Web edition: June 4, 2012
Print edition: July 14, 2012; Vol.182 #1 (p. 9)
A raindrop hitting a mosquito in flight is like a midair collision between a human and a bus. Except that the mosquito survives.
New experiments show how the insect’s light weight works in its favor, says engineer David Hu of the Georgia Institute of Technology in Atlanta. In essence, the (relatively) huge, fast drop doesn’t transfer much of its momentum to a little wisp of an insect. Instead the falling droplet sweeps the insect along on the downward plunge. As Hu puts it, the mosquito “just rides the drop.”
The trick is breaking away from that drop before it and the insect splash into the ground. Mosquitoes that separate themselves in time easily survive a raindrop strike, Hu and his colleagues report online June 4 in the Proceedings of the National Academy of Sciences.
Such studies help reveal how animals evolved to take advantage of flight, says biologist Tyson Hedrick of the University of North Carolina at Chapel Hill. Mosquito tricks may also inspire engineers designing swarms of tiny flying robots, or interest physicists and mathematicians studying complex fluid dynamics at this scale.
Plenty of lab work has investigated how flying animals recover from disturbances, but there’s little work on raindrops because those collisions are very hard to study, Hu says. To mimic raindrop speed of about 9 meters per second, he and his colleagues tried dripping water off the third floor of a building toward ground-level mosquitoes. “It’s the worst game of darts you can imagine,” he says. “You have no hope of hitting them.”
Finally, Hu sprayed streams of water from a pump at caged lab mosquitoes and then refined the process by spraying mosquito-sized beads. His team found that mosquitoes hit with water survived using an insect version of tai chi: Move with the blow instead of resisting it. A raindrop can reach 50 times the mass of a mosquito, and after colliding, “the mosquito becomes a stowaway,” Hu says.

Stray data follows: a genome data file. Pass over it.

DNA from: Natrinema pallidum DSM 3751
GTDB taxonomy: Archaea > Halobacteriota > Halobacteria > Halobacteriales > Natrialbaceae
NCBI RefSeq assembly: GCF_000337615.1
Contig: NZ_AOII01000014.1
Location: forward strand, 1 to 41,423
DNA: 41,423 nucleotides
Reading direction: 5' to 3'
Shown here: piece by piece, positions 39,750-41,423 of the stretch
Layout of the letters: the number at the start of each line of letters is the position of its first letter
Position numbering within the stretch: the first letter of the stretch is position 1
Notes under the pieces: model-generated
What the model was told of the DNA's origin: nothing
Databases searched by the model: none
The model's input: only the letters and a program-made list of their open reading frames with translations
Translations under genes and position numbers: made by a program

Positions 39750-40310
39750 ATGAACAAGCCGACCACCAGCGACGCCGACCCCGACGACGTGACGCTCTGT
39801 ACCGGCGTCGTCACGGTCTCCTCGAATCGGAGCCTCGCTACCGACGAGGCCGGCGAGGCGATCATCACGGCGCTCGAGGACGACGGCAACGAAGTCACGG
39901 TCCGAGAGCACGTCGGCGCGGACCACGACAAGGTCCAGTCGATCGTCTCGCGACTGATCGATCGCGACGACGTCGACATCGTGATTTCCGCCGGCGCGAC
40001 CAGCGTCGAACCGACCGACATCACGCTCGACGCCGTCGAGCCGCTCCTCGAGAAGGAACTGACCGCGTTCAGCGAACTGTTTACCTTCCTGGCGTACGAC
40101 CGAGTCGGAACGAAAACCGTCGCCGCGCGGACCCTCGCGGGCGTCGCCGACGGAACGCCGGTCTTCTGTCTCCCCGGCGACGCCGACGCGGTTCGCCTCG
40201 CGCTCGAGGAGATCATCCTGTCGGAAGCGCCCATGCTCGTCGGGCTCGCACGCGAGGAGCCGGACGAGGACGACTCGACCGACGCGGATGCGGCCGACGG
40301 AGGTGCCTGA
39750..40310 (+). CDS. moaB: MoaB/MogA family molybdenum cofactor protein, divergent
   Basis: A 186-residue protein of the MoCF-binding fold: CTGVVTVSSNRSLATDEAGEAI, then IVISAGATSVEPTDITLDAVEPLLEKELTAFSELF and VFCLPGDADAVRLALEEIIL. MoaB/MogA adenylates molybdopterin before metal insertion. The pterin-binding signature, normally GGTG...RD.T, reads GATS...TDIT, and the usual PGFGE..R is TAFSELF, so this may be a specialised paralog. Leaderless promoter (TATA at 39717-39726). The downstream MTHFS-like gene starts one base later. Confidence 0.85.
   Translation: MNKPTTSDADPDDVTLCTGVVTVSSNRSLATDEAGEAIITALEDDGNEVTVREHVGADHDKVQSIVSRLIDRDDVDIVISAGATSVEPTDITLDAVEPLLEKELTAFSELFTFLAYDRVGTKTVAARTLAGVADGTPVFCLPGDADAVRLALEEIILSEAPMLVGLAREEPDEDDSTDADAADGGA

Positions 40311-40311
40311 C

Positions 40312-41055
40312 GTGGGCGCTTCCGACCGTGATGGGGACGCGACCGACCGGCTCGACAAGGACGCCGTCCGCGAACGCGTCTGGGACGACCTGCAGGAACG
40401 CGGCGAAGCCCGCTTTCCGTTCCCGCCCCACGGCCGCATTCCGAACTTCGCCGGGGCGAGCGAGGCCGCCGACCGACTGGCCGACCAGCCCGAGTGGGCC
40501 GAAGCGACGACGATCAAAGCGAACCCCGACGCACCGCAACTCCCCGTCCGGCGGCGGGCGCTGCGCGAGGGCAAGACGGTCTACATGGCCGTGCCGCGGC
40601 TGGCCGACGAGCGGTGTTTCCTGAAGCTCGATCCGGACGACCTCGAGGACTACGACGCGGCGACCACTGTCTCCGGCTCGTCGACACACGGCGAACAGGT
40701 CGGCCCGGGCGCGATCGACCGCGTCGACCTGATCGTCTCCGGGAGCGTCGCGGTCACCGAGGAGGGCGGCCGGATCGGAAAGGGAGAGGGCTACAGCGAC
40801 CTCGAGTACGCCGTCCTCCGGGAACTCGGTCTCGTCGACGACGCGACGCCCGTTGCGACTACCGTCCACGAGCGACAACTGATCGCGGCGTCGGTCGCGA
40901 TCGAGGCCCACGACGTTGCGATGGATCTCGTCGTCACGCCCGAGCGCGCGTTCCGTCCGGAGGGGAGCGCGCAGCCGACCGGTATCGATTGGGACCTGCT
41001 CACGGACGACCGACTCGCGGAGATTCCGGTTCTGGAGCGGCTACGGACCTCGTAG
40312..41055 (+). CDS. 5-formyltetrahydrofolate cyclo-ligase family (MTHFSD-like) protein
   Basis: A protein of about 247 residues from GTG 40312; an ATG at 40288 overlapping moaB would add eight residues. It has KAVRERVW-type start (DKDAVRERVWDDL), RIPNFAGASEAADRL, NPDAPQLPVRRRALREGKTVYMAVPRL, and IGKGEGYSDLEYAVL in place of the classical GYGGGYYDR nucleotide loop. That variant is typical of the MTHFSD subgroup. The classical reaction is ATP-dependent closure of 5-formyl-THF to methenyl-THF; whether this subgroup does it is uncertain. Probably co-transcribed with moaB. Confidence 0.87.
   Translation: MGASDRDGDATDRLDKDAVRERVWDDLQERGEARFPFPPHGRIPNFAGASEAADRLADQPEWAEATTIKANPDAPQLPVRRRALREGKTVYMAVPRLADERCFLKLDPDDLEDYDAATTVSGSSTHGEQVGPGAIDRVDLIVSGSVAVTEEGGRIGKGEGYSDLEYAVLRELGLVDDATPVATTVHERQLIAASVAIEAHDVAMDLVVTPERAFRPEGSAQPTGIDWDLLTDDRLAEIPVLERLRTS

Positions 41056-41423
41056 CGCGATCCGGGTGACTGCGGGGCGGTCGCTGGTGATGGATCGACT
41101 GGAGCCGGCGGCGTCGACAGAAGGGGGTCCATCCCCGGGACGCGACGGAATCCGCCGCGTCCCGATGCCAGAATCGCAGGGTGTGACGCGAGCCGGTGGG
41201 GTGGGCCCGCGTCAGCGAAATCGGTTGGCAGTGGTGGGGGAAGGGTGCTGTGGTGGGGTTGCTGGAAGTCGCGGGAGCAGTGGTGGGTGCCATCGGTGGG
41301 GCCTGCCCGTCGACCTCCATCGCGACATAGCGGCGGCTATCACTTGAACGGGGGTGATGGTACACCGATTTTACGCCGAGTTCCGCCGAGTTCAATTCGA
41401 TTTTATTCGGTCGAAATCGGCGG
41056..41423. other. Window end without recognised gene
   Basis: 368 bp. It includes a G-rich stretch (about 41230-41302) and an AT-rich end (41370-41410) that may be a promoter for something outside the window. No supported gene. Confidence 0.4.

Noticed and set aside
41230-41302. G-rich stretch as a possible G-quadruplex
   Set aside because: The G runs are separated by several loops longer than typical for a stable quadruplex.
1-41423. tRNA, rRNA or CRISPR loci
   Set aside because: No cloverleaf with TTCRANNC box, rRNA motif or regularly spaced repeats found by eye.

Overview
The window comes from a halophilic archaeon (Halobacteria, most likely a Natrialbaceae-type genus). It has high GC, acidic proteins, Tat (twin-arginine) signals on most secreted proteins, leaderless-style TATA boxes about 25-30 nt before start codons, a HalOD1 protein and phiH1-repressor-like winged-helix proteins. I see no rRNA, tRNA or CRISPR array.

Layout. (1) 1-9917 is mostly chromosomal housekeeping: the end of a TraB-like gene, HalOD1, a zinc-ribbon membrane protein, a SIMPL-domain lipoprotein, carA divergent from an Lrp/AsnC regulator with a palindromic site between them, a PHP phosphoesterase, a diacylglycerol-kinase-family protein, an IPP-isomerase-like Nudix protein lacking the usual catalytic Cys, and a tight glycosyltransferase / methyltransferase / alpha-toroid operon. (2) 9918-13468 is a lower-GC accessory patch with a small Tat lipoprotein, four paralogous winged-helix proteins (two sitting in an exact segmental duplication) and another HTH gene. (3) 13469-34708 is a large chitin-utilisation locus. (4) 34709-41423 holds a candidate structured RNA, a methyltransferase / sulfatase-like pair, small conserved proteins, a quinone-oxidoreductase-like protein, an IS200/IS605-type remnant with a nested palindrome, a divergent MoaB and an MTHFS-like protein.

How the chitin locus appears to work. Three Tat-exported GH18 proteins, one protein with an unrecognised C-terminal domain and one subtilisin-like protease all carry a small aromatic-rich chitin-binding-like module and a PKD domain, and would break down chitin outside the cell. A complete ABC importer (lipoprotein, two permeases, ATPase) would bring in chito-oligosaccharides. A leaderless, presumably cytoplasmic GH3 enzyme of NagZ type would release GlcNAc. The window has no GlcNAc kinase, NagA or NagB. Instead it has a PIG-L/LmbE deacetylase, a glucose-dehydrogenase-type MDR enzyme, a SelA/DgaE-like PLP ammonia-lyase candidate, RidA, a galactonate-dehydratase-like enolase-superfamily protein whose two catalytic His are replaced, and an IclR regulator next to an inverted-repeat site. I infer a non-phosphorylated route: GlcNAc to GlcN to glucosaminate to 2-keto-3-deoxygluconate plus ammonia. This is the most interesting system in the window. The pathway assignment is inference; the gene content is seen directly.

The wild ride comes with danger. Mosquitoes hitchhiking on water experience acceleration 100 to 300 times the force of Earth’s gravity, the researchers found. The previous champs for surviving acceleration had been jumping fleas, at a mere 130 times Earth’s gravity.
Such studies suggest insects are making tradeoffs, Hedrick says. Mosquitoes’ small mass might allow them fly through raindrops but leave them more vulnerable to other menaces, such as wind. Larger and heavier horseflies “should have no problem with wind but might be more disturbed by raindrop impacts,” he says.
Scientists who work in the field know how readily mosquitoes can survive wet weather. “I’ve worked in the field many rainy nights,” says entomologist Nathan Burkett-Cadena of the University of South Florida in Tampa, “and received zero respite from mosquitoes during even heavy rains.”
Water drops slamming into insects can knock them partly or completely off course, this laboratory video shows.
Credit: Courtesy Andrew Dickerson and David Hu/Georgia Tech
A.K. Dickerson et al. Mosquitoes survive raindrop collisions by virtue of their low mass. Proceedings of the National Academy of Sciences. Published online June 4, 2012. doi: 10.1073/pnas.1205446109. [Go to]
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